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Skinflint

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Joanne snatched the checkbook from her husband's hand. "No, wait, not that one, babe. Here," she said, and thrust a sticky plastic toy in his hand instead. "MaryJo's been slobbering all over that, can you deal with that, please? And maybe figure out where your son is?" She could feel his bewildered eyes on her back, but she ignored him and pulled out her wallet. She smiled at the bored looking cashier, and passed the girl some cash. "I haven't quite gotten him trained on the family finances yet. You know how men are." The girl was young and sullen and probably had absolutely no idea how men were, but she flashed a well trained, lightening-quick, closed-lip little smile, before ringing up the groceries.

"Mommy," Chris said, all bright eyed and sweet faced, and carrying a coloring book. "Can I have-"

"Absolutely not, I don't know where you got that, give it to her and get your behind on to the car. I told you about touching things in the store, boy."

"Oh, now, hang on, Jo," Roy said, and came to squat next to their crest fallen son. "I think we can-"

"Roy…" The warning in Joanne's voice was clear. She heard the cashier struggle to stifle a giggle, and Chris immediately put the coloring book on the conveyor and stepped away as if his hand were burned.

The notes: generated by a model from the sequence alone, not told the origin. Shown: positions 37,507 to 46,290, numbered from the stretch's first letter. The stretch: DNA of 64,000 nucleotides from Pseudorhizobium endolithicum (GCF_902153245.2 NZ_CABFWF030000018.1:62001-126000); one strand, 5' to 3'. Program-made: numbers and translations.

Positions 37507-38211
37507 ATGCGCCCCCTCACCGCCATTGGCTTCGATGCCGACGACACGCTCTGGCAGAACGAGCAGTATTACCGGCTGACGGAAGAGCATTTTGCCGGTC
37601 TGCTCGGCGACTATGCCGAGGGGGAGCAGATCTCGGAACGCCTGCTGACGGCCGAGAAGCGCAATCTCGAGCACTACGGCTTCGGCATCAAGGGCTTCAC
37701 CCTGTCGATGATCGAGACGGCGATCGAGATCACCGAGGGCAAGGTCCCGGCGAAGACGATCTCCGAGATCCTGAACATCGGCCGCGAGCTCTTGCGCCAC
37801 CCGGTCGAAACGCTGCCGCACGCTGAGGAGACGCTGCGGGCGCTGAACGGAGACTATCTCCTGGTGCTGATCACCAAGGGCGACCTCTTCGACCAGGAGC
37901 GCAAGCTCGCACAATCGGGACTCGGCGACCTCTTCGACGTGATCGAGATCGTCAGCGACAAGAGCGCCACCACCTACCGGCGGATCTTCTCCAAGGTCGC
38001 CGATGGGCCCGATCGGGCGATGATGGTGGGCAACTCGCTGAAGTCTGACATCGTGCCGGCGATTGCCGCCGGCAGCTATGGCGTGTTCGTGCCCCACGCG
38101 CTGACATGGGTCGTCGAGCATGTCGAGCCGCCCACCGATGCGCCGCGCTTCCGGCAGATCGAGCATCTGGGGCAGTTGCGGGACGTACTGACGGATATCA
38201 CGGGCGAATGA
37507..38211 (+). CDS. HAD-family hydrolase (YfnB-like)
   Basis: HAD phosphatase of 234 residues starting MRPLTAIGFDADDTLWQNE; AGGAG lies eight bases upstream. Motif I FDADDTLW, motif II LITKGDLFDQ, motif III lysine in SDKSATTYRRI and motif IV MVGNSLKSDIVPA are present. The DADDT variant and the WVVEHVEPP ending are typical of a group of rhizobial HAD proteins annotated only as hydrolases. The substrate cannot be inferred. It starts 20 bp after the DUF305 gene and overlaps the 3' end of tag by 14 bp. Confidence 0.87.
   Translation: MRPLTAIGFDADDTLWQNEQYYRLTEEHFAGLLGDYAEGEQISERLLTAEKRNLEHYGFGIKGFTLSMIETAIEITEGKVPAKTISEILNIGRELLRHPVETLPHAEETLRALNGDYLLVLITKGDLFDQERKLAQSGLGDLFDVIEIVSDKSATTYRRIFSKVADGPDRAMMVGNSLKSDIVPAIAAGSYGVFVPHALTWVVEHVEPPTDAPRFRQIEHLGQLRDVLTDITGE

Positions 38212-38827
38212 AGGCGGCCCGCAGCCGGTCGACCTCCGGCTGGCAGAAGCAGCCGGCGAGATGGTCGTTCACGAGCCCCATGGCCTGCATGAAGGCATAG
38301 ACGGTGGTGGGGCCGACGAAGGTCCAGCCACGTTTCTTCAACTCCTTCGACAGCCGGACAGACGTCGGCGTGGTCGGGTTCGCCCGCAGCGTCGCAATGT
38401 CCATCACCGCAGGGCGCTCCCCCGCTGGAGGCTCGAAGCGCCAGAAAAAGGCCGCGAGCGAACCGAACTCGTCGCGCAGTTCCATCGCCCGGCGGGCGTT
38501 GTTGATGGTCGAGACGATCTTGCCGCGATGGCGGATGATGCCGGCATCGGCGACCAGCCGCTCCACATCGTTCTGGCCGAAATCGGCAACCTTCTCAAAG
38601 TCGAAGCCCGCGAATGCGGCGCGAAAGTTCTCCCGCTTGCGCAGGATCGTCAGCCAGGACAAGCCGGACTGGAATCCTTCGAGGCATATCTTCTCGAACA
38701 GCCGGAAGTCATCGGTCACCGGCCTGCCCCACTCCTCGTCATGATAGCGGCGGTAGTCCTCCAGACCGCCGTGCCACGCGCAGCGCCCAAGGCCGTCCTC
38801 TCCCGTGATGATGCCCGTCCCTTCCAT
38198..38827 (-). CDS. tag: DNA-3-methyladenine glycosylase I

Roy stood up and frowned at her. "What's the matter with you?"

"Don't contradict me," she hissed. "Come on, we're in the way," she said, and hauled her men towards the exit.

She could tell he was annoyed with her. He never liked it when she fussed at his precious babies (the hellions that made her insane while he was scaling mountain sides and shocking heart attack victims and running head long into burning buildings), and he absolutely hated it when she gave him hell in public. She didn't give a damn. He wanted to buy his son the world? He shouldn't have been the starry eyed fool who'd decided to save the world first. Should have been a oil baron, or a movie mogul. Or a doctor, like Ma was always saying.

She strapped the kids into the car while Roy hefted grocery bags into the trunk. She refused to look at him. She could tell by the way her strong, able bodied fireman huffed and puffed that he was quite angry with her. She felt guilty for nagging, especially in public, but what could she do? If they didn't present a vaguely united front, the kids were going to start that divide and conquer nonsense in absolutely no time, and then she'd really have her hands full.

She also felt a little bad for snapping at Chris. She tapped his nose until he looked her in the eye. "When we get home, I'll make banana splits. Sound good?" His answering smile was faint, but he nodded. It would have to do.

When she straightened up, she could feel Roy standing right up against her. If they'd been at home, locked away from the kids and the outside world, she might have thought he was trying to get fresh. But he wasn't one for public displays of affection - she was lucky if he'd kiss her lips in front of anyone not blood related to him. There was no reason for him to be in her personal space that way, except to trap her.

He wasn't generally that kind, either.

She turned slowly, careful to keep her face neutral. "We all loaded up?"

"Yeah. Can I have my checkbook back?"

Oh yeah. She pulled it out of her purse and handed it to him. "I didn't even know you still knew where that was. Where'd you find it?"